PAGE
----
Our Longing for Wonder

I read this poem the other day by Mary Oliver that was actually the inspiration for this particular Devo.  This is what she wrote:  
Let me keep my distance, always, from those who think they have the answers.
Let me keep company always with those who say
"Look!" and laugh in astonishment,
and bow their heads.  
Let me explain why this resonated with me so much.  

You see, it's easy to lose your sense of wonder when your days seem to be filled with routines, hard conversations, anxiety about the future, or about a hundred other stressors.  

Like maybe you are in the midst of a serious struggle with health issues, financial woes, problems in a relationship, or work-related worries.  And most likely, if you are like the rest of us, you're not just dealing with one thing. 

So it's no wonder that losing our ability to experience wonder (the kind of joyful surprises that gives texture and a sense of joy de vivre to your life) is something that accompanies these kinds of challenges.  

I  just thought of a quote from Christopher Moltisanti, one of the characters from the HBO TV series The Sopranos, who addresses his depression and lack of joy this way:  "It's like the (expletive) regularness of life is too hard for me."  

Whether we realize it at the moment of losing it or not, wonder is something that our souls long for, and we feel the loss of it deeply, even if we can't put our finger on why it makes us ache.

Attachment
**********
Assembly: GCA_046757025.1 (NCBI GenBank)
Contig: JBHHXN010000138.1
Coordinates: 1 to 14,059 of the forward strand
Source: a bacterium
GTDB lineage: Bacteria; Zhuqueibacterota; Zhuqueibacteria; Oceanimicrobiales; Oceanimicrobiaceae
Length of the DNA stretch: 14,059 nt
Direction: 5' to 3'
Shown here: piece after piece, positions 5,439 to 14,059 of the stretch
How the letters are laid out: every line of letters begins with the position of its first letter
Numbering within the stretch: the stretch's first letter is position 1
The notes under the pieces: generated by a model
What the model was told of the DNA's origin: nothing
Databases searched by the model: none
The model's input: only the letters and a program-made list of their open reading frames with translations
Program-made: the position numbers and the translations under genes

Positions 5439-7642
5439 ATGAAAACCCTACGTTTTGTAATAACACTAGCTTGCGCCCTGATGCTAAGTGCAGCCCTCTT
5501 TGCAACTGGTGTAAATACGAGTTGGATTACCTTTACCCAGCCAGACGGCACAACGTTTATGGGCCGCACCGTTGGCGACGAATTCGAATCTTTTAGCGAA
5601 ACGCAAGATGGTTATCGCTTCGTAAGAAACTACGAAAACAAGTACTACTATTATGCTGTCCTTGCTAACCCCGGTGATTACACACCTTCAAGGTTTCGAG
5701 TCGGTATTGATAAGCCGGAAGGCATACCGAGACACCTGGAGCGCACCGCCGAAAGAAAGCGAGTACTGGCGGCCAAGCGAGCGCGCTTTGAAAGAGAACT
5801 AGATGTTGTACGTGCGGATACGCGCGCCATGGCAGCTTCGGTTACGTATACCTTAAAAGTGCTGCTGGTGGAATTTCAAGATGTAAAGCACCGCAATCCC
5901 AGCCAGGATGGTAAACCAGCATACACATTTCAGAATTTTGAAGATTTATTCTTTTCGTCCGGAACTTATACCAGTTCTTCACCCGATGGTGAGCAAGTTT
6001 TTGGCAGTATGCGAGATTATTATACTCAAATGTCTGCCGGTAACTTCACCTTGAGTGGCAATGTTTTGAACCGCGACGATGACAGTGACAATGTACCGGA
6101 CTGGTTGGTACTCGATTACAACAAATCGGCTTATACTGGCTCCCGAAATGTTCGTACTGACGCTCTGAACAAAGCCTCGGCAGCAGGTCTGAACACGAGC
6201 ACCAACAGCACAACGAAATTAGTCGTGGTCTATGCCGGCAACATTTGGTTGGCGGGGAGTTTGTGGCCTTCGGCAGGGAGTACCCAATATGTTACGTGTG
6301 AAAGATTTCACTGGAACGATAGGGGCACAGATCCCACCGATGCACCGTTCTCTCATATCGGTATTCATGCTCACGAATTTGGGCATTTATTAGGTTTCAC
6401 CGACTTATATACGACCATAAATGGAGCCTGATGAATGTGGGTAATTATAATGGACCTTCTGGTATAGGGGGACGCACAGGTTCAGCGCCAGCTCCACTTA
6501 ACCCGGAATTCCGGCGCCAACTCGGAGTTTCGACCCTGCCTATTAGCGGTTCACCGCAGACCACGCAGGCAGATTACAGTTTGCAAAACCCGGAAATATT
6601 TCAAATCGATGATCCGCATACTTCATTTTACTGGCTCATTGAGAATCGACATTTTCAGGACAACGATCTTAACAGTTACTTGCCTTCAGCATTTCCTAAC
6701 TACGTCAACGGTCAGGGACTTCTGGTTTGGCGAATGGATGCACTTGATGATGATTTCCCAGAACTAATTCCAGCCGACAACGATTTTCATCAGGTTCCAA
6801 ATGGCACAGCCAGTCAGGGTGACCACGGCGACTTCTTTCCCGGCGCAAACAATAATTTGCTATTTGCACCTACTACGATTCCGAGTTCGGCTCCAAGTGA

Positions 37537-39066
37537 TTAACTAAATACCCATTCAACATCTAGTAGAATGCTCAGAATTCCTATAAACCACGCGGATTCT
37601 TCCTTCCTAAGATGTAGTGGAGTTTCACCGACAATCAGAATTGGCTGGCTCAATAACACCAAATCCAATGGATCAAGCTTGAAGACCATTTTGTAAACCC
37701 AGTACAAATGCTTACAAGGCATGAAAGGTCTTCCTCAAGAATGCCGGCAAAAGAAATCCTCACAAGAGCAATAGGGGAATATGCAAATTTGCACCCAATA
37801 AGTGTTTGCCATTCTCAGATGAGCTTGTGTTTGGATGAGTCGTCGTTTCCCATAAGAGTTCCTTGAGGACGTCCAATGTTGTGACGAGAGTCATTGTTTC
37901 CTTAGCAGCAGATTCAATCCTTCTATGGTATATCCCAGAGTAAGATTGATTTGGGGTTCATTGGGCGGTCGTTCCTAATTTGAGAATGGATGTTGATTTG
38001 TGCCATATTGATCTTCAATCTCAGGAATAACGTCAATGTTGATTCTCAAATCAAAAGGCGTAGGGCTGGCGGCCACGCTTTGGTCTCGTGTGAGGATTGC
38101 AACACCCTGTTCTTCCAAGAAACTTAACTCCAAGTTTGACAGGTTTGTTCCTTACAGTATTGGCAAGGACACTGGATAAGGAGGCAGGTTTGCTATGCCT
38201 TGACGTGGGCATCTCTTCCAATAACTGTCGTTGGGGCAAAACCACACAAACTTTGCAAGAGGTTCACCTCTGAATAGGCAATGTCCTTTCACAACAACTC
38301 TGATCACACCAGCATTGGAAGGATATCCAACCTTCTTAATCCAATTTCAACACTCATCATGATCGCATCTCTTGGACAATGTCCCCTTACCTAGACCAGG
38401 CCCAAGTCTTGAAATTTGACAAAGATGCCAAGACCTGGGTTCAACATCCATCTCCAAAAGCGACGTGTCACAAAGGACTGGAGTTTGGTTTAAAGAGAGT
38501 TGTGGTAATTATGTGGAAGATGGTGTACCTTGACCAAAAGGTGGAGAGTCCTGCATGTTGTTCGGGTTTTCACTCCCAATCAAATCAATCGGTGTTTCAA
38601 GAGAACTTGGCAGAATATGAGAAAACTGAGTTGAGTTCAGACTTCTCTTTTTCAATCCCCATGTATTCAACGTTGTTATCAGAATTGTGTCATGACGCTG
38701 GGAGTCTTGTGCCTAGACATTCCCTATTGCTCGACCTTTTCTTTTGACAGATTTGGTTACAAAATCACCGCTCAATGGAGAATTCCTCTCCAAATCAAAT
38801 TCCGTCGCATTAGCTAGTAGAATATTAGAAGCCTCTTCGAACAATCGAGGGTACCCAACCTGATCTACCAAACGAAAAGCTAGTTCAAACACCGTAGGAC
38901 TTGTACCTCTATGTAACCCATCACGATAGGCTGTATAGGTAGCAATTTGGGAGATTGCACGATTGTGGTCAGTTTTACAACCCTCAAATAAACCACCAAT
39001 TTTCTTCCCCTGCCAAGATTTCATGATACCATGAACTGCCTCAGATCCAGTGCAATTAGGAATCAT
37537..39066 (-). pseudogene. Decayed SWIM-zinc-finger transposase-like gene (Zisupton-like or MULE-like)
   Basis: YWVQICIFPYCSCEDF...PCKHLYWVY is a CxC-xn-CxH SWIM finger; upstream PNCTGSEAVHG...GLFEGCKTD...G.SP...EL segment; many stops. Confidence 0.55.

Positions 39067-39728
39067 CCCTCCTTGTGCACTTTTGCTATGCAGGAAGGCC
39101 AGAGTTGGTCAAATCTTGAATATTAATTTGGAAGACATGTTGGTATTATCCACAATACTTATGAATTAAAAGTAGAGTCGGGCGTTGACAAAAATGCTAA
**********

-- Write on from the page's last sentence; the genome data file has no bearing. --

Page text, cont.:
The temptation for us when we begin to feel that ache is to try and fill it with all kinds of other things, most of which are harmful and not helpful.  Or we retreat into relationships, groups, or communities where there is an illusion of certainty.  

That last bit is why there are so many Christians who gravitate toward churches, denominations, or beliefs that offer a "black and white" faith with little or no room for "grey."  Their sense of wonder has faded, and they replace it instead with dogmatism.

Despite the fact that Jesus counseled his followers against such a move, far too many of us who claim to follow Jesus don't seem to heed his advice all that well.  The end result of all of this is a rigid, dualistic, exclusive kind of faith, whose adherents can appear arrogant, angry, and often combative.  

If you are in those kinds of communities or relationships and start to ask questions... 

Or begin to wake up to the knowledge that your faith might be too small...  

Or you actually find yourself startled by wonder, overcome with joy because you finally let go of your either/or theology...  

You might find that the only way forward for you is to leave those relationships or communities.  You might also get kicked out.  Both of these ways of leaving are hard and painful for us, but almost always they are exactly what we need.  

Because only when we let go of our need for certainty will we be able to have our eyes opened to the wondrous, holy work of the Spirit all around us, in us, and through us.  

May you find the courage to step toward wonder.  May you be set free to laugh in astonishment at the joyful presence of God at play in the world.  And may the grace and peace of our Lord Jesus Christ be with you now and always. Amen.  


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